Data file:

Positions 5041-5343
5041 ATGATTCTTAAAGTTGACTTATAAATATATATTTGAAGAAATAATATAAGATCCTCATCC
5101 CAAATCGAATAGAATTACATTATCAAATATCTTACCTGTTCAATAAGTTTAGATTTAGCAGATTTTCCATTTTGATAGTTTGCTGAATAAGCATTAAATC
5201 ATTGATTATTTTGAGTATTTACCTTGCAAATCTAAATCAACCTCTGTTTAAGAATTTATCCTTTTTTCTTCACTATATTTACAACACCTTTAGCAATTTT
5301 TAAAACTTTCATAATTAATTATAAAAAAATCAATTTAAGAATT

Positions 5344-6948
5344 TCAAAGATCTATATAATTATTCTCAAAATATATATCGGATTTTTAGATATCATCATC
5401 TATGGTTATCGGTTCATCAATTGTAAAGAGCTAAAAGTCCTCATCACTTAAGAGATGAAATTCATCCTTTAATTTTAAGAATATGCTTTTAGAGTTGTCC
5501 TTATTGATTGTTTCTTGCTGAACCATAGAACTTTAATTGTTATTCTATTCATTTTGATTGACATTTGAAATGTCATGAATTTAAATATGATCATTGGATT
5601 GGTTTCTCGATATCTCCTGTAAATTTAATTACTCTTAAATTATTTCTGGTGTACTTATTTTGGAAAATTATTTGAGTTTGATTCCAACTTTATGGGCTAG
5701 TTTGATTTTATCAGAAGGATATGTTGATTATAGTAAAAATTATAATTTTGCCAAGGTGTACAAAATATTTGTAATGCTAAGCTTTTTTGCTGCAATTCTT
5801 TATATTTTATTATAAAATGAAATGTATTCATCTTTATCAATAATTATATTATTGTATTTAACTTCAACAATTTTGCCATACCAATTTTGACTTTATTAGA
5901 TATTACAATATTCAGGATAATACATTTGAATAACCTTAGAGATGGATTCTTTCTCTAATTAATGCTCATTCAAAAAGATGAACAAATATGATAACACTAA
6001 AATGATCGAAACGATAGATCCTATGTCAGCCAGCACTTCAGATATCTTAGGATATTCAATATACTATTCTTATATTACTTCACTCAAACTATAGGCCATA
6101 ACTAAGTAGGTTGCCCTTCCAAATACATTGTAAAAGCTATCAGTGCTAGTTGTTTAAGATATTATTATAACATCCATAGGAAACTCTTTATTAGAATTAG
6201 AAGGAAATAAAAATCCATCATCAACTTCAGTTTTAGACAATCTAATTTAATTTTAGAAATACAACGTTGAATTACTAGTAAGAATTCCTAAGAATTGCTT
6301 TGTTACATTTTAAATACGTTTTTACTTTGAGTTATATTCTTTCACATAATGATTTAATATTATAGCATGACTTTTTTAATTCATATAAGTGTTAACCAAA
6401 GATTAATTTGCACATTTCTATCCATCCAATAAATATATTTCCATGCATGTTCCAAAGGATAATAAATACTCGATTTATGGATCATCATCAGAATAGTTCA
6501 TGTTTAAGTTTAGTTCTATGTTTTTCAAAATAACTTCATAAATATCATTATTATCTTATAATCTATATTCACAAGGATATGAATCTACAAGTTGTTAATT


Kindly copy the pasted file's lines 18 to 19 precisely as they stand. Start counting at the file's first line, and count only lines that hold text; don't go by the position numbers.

6401 GATTAATTTGCACATTTCTATCCATCCAATAAATATATTTCCATGCATGTTCCAAAGGATAATAAATACTCGATTTATGGATCATCATCAGAATAGTTCA
6501 TGTTTAAGTTTAGTTCTATGTTTTTCAAAATAACTTCATAAATATCATTATTATCTTATAATCTATATTCACAAGGATATGAATCTACAAGTTGTTAATT